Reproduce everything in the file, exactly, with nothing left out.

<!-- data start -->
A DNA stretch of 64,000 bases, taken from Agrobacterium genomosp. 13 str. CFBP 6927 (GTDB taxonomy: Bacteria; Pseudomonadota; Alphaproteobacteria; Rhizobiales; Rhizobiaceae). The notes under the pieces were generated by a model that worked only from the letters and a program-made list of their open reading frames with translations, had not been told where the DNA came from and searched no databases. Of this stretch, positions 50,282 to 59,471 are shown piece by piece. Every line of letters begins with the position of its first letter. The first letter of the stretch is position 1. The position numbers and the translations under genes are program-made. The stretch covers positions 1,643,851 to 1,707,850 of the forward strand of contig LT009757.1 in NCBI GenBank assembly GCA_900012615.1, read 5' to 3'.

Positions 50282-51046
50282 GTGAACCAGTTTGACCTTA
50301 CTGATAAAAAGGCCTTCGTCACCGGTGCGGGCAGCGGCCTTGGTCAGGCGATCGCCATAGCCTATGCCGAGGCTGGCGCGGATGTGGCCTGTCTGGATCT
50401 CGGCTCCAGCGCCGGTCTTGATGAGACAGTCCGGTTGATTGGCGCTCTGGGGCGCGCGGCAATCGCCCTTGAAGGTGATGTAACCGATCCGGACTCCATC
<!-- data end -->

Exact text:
A DNA stretch of 64,000 bases, taken from Agrobacterium genomosp. 13 str. CFBP 6927 (GTDB taxonomy: Bacteria; Pseudomonadota; Alphaproteobacteria; Rhizobiales; Rhizobiaceae). The notes under the pieces were generated by a model that worked only from the letters and a program-made list of their open reading frames with translations, had not been told where the DNA came from and searched no databases. Of this stretch, positions 50,282 to 59,471 are shown piece by piece. Every line of letters begins with the position of its first letter. The first letter of the stretch is position 1. The position numbers and the translations under genes are program-made. The stretch covers positions 1,643,851 to 1,707,850 of the forward strand of contig LT009757.1 in NCBI GenBank assembly GCA_900012615.1, read 5' to 3'.

Positions 50282-51046
50282 GTGAACCAGTTTGACCTTA
50301 CTGATAAAAAGGCCTTCGTCACCGGTGCGGGCAGCGGCCTTGGTCAGGCGATCGCCATAGCCTATGCCGAGGCTGGCGCGGATGTGGCCTGTCTGGATCT
50401 CGGCTCCAGCGCCGGTCTTGATGAGACAGTCCGGTTGATTGGCGCTCTGGGGCGCGCGGCAATCGCCCTTGAAGGTGATGTAACCGATCCGGACTCCATC